29. 4 out of 5

    Lady ♥ Belleza

    If I were to say Los Alamos or The Manhattan Project, most people would know what I was talking about. If I were to say Hanford, WA or Oakridge, TN fewer people would know what I was referring to. This website about Los Alamos, New Mexico mentions both places briefly. What it doesn’t tell you is neither town existed before the 1940′s. This book is the history of the town of Oak Ridge, TN. More specifically it is the story of the many young women who came to Oak Ridge to help win the war. Ms. Kier If I were to say Los Alamos or The Manhattan Project, most people would know what I was talking about. If I were to say Hanford, WA or Oakridge, TN fewer people would know what I was referring to. This website about Los Alamos, New Mexico mentions both places briefly. What it doesn’t tell you is neither town existed before the 1940′s. This book is the history of the town of Oak Ridge, TN. More specifically it is the story of the many young women who came to Oak Ridge to help win the war. Ms. Kiernan gives a first hand account of the young women who came to live and work at the plants that the government was constructing in the newly formed city of Oakridge, TN. It was a secret project, the workers themselves didn’t know what they were working on. Everyone hired had to have a security check, the buildings were numbered, the substance they were working with was called Tubealloy or Product, their mail going out was censored and mail sent to them was returned to family members because the Post Office didn’t know where Oakridge was. All the workers knew was they were making more money than they could anyplace else and that their work “could end the war sooner”. For many of the young women, it meant seeing their loved ones sooner. For others it meant making a loved ones death mean something. While colored or black or African American (whichever designation you prefer) workers were hired, the jobs they did and their living conditions were vastly different than what was provided for white workers. For many they were ‘used’ to discrimination, it was a fact of life in the south, and the wages were much better than elsewhere. For some it was more money than they had ever seen in their lives. For many of the women, the job was something they wouldn’t have been able to get elsewhere given the fact that they were women. Reading this book is like traveling back in time, learning about how life was in Tennessee and the US in the 40s. Women weren’t allowed in certain fields of work. People didn’t question the government and didn’t complain. One thing Ms. Kiernan doesn’t cover is any current health problems for people exposed to the radioactive material. Apparently there were not the problems in Tennessee as were in other locations involved in the construction and testing of atomic weapons. A very fascinating and informative book about a very interesting period of history.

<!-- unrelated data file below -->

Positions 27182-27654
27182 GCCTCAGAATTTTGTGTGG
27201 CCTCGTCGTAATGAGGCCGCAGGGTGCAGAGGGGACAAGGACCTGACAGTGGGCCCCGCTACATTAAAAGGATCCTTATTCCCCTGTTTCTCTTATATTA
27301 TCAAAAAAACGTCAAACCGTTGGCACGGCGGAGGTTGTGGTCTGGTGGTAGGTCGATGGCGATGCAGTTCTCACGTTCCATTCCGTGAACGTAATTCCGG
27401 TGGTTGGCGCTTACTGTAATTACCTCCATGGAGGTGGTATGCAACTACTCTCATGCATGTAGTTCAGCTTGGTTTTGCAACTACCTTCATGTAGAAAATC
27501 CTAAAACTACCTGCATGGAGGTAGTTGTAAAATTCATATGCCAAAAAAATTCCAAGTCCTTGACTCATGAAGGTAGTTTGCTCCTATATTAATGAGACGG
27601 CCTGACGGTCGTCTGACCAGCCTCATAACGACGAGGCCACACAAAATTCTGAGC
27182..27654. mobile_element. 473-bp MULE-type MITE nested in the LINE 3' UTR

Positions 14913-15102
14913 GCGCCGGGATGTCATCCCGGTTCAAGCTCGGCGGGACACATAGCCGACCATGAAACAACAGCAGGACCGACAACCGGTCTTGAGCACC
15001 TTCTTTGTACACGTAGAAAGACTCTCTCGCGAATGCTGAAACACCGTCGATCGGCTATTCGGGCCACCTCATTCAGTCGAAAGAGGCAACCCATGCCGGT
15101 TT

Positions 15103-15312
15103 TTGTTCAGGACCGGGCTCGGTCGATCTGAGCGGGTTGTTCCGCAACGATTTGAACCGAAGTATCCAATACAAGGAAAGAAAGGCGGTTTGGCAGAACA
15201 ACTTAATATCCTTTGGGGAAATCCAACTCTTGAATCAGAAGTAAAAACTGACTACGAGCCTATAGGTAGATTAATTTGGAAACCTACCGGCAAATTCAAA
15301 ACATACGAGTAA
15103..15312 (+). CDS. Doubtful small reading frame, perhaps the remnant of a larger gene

30. 5 out of 5

    Pamela

    A very interesting book on the building and running of Oak Ridge, Tennessee which developed the fuel for the atomic bomb during World War II. Located in an isolated section of East Tennessee, 25 miles from Knoxville, it was built in a hurry and in as much secrecy as possible. Young men and women from all around the country and especially the surrounding area were recruited, given no indication of where they would be going or what they would be doing or for how long but promised good pay and a ch A very interesting book on the building and running of Oak Ridge, Tennessee which developed the fuel for the atomic bomb during World War II. Located in an isolated section of East Tennessee, 25 miles from Knoxville, it was built in a hurry and in as much secrecy as possible. Young men and women from all around the country and especially the surrounding area were recruited, given no indication of where they would be going or what they would be doing or for how long but promised good pay and a chance to help end the war. The opportunities for young women were especially attractive and they are the focus of Ms. Kiernan's story. The style of Ms. Kiernan's writing capture's the nature of the intense secrecy surrounding every aspect of working and living at Oak Ridge. All jobs were on a strictly need to know basis, no one actually knew the purpose or reason or ultimate use what they were working on would be put to, no matter how large or small the job, how simple or intricate. Talking about any part of it was forbidden and could result in immediate removal - literally. Obviously, the stress levels were high. Only the use of the code words for the buildings, uranium, plutonium, and various processes was a little difficult to keep track of but there is a glossary to refer to. The surprising part of this story for me were the many high level and intricate jobs that women were doing. Not just secretarial or clerk level or "Rosie the Riveter" type positions were open to them. If qualified, they also filled many scientific and administrative positions. I've read the Los Alamos end of the atomic bomb program but this story of the part Oak Ridge played was new and interesting. Highly recommended.

Add a review

Your email address will not be published. Required fields are marked *

Loading...
We use cookies to give you the best online experience. By using our website you agree to our use of cookies in accordance with our cookie policy.